Hebrews 4:1

Friday, 21 September 2018

Therefore, since a promise remains of entering His rest, let us fear lest any of you seem to have come short of it. Hebrews 4:1

The word “therefore” is given for the reader to contemplate what has been said about the people not entering God’s rest because of unbelief, as stated in Chapter 3. From there, it says, “since a promise remains of entering His rest.” This is the key idea of the argument, and it is that upon which the whole discussion turns. There was the promise of rest, it was not believed by the people, and yet now the promise of rest still remains for God’s people. The truth of the matter still stands; it is yet ahead in God’s redemptive plans.

From there he says, “let us fear.” It is these words that actually begin the verse in the Greek. It bears a special emphasis by saying, “Let us fear, therefore.” The emphasis is on the word “fear,” not the word “us.” In essence, “Lest us (each of us within the group should be in the same mind) fear…” The fear he is referring to isn’t a fear of something like wrath or being condemned, but one of uncertainty of an outcome. An example of this thought would be, “O dear, I fear I may have missed the train.” The “rest of God” still stands as a promise and the author says that his readers should fear “lest any of you seem to have come short of it.”

This is not speaking of coming short of it in qualification, such as, “I didn’t make the grade, and thus I am excluded.” Rather, it is speaking of timing and surety of being able to attain what is still available. As Vincent’s Word Studies states it, “Since this promise remains, let us fear to distrust it.” Continuing the example of the train might help.

1) The train is set to take the people to their rest. However, because the people in the wilderness did not believe God’s promise of entering His rest, the train never took them there.

2) The psalmist then said, “Today,” when speaking of hearing God’s voice – the very thing that will allow them to enter His rest. The promise of rest still awaits. If not, he could not say to them “Today.” He is asking them to hear God’s voice (believe), and in believing they will enter His rest.

3) Now in Hebrews, the author says, “Don’t worry, the promise of rest still stands. ‘Today’ is still the day. And because the promise still stands, let us fear to not believe that it is true.” It is God’s rest which is still anticipated, and it is attained by belief in God’s promise. The train is still at the station, waiting to take the people to God’s rest. Let us fear to distrust it. The clock has not run out, the train has not left, and those who believe will be there on time.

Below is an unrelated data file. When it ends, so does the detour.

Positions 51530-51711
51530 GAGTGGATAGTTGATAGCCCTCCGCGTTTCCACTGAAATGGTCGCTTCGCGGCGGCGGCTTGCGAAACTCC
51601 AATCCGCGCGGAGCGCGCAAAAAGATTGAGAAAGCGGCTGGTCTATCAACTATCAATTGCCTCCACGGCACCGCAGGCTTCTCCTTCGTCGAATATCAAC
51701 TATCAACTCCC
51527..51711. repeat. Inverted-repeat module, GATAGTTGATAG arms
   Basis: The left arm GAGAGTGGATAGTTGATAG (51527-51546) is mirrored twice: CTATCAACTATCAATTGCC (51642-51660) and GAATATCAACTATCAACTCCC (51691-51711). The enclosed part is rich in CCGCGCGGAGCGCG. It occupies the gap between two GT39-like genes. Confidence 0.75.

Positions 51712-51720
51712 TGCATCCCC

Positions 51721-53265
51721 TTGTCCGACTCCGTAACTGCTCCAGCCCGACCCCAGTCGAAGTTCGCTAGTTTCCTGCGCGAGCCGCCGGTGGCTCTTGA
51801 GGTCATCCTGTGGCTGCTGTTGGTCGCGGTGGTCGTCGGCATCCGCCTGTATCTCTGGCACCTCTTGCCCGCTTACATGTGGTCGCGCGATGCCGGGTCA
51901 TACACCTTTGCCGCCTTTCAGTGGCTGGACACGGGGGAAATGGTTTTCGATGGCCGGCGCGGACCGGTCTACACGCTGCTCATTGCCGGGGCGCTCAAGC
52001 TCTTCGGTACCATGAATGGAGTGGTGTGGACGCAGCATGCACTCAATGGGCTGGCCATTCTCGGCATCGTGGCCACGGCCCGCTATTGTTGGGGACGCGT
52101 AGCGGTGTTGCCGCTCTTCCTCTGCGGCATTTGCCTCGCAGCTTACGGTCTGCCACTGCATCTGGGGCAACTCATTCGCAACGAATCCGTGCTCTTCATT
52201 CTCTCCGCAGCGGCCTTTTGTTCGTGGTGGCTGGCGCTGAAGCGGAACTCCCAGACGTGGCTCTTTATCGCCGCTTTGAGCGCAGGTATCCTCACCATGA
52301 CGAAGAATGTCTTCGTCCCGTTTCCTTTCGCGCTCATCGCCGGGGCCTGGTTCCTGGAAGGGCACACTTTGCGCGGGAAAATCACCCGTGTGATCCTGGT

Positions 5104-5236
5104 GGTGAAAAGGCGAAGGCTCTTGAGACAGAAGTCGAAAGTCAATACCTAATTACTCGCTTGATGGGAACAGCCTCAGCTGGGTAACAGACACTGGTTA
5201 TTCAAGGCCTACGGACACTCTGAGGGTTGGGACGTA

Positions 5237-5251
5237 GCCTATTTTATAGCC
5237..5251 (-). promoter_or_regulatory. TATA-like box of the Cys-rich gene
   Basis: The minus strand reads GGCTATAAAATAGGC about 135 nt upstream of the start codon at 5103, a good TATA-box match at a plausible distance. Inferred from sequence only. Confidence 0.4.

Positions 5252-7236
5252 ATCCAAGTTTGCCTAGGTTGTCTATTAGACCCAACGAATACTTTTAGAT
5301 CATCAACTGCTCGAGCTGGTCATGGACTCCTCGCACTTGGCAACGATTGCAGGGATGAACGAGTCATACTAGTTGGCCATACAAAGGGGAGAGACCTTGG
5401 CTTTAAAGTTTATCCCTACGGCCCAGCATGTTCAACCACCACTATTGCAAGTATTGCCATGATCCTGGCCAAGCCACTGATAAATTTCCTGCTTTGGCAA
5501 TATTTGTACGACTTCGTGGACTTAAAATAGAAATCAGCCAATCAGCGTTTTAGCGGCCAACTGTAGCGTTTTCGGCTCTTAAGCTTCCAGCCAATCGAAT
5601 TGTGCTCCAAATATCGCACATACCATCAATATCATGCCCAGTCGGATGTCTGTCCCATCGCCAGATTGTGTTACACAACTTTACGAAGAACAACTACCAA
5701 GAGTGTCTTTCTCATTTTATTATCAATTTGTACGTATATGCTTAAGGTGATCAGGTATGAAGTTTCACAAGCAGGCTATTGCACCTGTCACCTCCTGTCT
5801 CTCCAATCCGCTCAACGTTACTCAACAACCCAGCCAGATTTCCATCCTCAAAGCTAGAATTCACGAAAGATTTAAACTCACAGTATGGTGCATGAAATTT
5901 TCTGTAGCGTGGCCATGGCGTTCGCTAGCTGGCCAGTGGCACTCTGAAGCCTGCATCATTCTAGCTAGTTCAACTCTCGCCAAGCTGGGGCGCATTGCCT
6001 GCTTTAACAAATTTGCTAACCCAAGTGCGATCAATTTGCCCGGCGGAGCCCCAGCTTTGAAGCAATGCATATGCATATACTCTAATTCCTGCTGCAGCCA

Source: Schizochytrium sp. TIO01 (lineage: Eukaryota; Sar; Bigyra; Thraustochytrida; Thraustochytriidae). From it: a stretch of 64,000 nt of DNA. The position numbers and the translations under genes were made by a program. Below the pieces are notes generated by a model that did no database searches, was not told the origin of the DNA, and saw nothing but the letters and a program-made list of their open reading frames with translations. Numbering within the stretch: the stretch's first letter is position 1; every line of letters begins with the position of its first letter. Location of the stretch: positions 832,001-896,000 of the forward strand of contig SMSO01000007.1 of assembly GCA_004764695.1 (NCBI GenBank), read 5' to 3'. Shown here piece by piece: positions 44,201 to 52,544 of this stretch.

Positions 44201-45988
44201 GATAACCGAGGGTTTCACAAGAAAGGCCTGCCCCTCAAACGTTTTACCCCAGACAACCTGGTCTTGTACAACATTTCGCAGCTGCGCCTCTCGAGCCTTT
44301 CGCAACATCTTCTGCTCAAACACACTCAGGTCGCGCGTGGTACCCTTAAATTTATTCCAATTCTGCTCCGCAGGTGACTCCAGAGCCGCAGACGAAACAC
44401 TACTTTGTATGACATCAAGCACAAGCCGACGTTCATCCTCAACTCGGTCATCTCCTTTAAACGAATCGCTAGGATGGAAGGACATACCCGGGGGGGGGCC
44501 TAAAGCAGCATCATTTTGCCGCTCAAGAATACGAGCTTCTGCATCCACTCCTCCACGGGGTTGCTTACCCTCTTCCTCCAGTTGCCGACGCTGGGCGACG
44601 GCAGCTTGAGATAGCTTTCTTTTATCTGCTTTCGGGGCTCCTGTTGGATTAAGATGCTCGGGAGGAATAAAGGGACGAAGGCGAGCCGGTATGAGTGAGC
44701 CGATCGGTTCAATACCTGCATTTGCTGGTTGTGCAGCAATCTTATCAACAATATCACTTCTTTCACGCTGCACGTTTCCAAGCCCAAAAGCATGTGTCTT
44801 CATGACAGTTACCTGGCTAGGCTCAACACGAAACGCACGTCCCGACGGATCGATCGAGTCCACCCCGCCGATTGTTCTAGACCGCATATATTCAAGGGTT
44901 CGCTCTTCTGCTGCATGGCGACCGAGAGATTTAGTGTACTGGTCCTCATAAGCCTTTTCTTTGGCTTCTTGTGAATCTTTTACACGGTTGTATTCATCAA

It should be noted that the citation by Vincent’s Word Studies (above) is completely opposed by the scholars at Cambridge. They say that the words should be translated as “should seem to have failed in attaining it.” They then explain that with the words, “The Greek might also mean ‘should think that he has come too late for it;’ but the writer’s object is to stimulate the negligent, not to encourage the despondent.”

As you can see, they dismiss the logic of Vincent’s Word Studies. However, the context of what has been said, and that of which is coming through verse 4:10, supports what Vincent proposes. Each point of this will be explained in those coming verses as the author continues. It is true that the author will stimulate the audience to not be negligent, but that is because the promise of God’s rest is still available. The people are not to be despondent that they have missed the train.

Life application: This is a difficult verse to understand without explanation. Translations of the Bible are given to hopefully provide a snapshot of what is being conveyed, but quite often they simply cannot do so without additional commentary. And in reading commentaries, there may be a multitude of opinions on what that one verse is saying. Therefore, it is unwise to 1) read a single translation of the Bible lest an unsound opinion arises about what is being relayed; and 2) to stick with a single commentator on the Bible who may have derived an unsound opinion about what is being relayed. The more versions we read, and the more commentaries we study, the more we will have sufficient more information to arrive at a sound conclusion as to the original intent of the passage.

Lord God, there is a promise of heaven for those who believe in Christ Jesus. We should not fear that we have missed that train because of our past failures, but we should believe in the promise, come to the cross, and receive our ticket which grants us that access. Let us not be despondent that we have missed out because of what has been, but let us be confident in what can be – all because of Jesus. Thank You that the promise is still available to us. Amen.

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